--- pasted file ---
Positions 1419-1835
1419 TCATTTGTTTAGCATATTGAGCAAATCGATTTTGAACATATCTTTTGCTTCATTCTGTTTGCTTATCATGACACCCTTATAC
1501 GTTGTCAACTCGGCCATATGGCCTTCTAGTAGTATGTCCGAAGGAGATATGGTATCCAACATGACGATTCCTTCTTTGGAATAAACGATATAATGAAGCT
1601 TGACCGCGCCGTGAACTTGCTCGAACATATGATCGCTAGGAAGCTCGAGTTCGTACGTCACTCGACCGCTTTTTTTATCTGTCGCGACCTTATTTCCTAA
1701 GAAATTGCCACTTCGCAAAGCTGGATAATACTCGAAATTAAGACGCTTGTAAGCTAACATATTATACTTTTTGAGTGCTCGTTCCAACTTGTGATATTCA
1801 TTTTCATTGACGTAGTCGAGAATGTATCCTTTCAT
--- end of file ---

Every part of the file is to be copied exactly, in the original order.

Positions 1419-1835
1419 TCATTTGTTTAGCATATTGAGCAAATCGATTTTGAACATATCTTTTGCTTCATTCTGTTTGCTTATCATGACACCCTTATAC
1501 GTTGTCAACTCGGCCATATGGCCTTCTAGTAGTATGTCCGAAGGAGATATGGTATCCAACATGACGATTCCTTCTTTGGAATAAACGATATAATGAAGCT
1601 TGACCGCGCCGTGAACTTGCTCGAACATATGATCGCTAGGAAGCTCGAGTTCGTACGTCACTCGACCGCTTTTTTTATCTGTCGCGACCTTATTTCCTAA
1701 GAAATTGCCACTTCGCAAAGCTGGATAATACTCGAAATTAAGACGCTTGTAAGCTAACATATTATACTTTTTGAGTGCTCGTTCCAACTTGTGATATTCA
1801 TTTTCATTGACGTAGTCGAGAATGTATCCTTTCAT